RENT Magazine Q2 '23

HOW TO AVOID A DISPUTE: When signing a lease, be very clear as to when the rent is due and how many days, if any, you will allow as a grace period. This information should appear in the lease and also be discussed verbally so that there is no mistake as to your requirements or the penalties for late or unpaid rent. Confirm that the tenant completely understands these terms. Of course, an unexpected financial issue or an emergency may temporarily make it difficult for a tenant to pay on time or in full. Be understanding, but do not allow a tenant to take advantage of your kindness and work out a rent repayment plan they can sign off on.

2. SECURITY DEPOSITS Two major issues between the landlord and tenant concern the security deposit. They center around the landlord not returning the deposit in a timely manner at the end of the lease or the tenant receiving only a portion of the deposit when they feel they should receive the entire amount. Disputes about the return of security deposits almost always center around the subject of damages and to a lesser degree, unpaid rent. In the past, tenants paid the first and last months’ rent when they signed a rental agreement and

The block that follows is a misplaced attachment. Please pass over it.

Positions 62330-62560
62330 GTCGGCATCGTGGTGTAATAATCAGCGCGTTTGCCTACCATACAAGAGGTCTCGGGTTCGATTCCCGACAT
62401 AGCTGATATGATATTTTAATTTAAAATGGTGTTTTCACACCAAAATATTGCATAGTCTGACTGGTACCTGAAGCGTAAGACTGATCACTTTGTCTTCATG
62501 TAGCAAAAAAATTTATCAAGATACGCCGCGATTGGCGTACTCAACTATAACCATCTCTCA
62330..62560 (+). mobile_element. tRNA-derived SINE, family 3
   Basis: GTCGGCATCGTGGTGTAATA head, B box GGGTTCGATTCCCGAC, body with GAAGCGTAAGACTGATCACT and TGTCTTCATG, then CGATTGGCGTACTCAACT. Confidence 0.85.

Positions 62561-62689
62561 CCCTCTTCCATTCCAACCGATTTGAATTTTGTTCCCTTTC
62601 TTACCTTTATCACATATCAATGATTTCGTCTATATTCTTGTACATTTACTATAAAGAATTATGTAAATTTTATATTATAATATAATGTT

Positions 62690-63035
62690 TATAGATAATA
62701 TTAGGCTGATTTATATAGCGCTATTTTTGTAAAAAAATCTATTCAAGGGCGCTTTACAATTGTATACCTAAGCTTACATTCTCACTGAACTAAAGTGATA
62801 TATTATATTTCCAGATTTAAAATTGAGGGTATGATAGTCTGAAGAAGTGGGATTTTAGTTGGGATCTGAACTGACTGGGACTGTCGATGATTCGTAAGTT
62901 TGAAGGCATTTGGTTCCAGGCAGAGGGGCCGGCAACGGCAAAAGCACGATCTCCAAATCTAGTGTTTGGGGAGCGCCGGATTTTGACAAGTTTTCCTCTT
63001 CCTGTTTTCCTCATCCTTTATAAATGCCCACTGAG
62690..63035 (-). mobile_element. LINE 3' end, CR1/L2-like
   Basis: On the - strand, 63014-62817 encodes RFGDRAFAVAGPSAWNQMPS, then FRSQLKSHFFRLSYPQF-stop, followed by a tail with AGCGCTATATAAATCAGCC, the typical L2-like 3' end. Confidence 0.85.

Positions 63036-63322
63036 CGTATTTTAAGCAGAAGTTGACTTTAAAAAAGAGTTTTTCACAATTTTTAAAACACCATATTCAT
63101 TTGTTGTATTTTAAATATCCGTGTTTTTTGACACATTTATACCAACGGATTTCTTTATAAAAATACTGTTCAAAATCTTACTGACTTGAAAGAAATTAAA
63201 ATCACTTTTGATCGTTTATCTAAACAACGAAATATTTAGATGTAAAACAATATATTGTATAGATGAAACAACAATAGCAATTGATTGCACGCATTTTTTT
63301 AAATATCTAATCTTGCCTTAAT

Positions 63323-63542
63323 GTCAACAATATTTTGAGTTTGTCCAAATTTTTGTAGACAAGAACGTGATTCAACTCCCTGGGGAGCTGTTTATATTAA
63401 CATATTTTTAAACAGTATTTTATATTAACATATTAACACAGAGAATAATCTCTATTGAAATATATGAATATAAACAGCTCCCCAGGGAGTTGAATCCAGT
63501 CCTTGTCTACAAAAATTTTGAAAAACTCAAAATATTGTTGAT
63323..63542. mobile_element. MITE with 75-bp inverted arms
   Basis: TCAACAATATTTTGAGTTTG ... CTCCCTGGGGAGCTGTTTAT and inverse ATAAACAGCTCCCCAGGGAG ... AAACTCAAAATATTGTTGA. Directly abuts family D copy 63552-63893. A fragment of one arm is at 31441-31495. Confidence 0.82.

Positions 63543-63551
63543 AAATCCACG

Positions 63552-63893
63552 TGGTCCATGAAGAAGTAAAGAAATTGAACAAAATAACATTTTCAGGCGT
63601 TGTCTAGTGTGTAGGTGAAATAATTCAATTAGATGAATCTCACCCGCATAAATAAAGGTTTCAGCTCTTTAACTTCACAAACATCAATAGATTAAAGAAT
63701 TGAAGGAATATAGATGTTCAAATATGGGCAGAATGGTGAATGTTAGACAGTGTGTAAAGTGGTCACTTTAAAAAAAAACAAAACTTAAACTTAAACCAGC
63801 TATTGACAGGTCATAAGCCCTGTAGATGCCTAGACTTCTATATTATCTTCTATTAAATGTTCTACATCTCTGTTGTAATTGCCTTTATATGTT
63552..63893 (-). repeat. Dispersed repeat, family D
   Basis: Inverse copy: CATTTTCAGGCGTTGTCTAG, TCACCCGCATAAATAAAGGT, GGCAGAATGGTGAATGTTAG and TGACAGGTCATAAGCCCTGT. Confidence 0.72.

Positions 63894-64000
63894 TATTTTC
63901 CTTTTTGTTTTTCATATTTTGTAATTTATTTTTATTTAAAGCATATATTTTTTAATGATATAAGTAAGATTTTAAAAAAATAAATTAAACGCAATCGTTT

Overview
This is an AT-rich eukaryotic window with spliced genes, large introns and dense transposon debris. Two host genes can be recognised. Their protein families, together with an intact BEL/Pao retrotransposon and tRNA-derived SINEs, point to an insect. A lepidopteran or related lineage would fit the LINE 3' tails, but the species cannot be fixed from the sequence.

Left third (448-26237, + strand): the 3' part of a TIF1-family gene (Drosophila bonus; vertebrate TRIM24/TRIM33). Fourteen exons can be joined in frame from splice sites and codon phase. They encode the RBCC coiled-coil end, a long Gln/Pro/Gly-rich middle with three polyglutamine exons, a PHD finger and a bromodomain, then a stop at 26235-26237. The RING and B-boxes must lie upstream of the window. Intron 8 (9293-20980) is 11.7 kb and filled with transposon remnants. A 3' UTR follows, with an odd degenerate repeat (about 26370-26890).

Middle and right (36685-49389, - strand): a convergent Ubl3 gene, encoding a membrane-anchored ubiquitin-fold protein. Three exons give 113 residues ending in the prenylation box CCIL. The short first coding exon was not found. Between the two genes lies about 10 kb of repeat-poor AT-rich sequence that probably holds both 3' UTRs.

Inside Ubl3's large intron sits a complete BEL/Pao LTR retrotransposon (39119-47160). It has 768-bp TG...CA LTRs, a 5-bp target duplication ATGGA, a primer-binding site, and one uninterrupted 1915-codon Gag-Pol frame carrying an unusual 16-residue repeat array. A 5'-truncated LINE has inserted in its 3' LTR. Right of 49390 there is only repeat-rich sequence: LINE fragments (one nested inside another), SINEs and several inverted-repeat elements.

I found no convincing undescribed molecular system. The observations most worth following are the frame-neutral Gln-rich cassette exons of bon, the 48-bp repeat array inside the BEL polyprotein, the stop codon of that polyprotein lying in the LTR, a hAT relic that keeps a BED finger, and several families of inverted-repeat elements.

that payment doubled as a security deposit. These days, a separate amount, usually equal to one- or two-months’ rent, is paid as a security deposit and is held in a special account. Many municipalities require the landlord to deposit the money in an interest-bearing account with the interest paid to the tenant when they move out. Since laws regarding these deposits vary greatly by state, be very sure of the regulations where your property is located. Here are some examples:




A landlord can only legally hold two months’ rent as a security deposit and three months for a furnished rental property.

You can ask for two months' rent but for tenants 62 years of age or older, only one month.

Allows one month for leases with a term of one year or more.

And in some states, there are no limits as to how much a landlord may require as a security deposit (or a pet fee) as long as it is clearly stated in the lease agreement.


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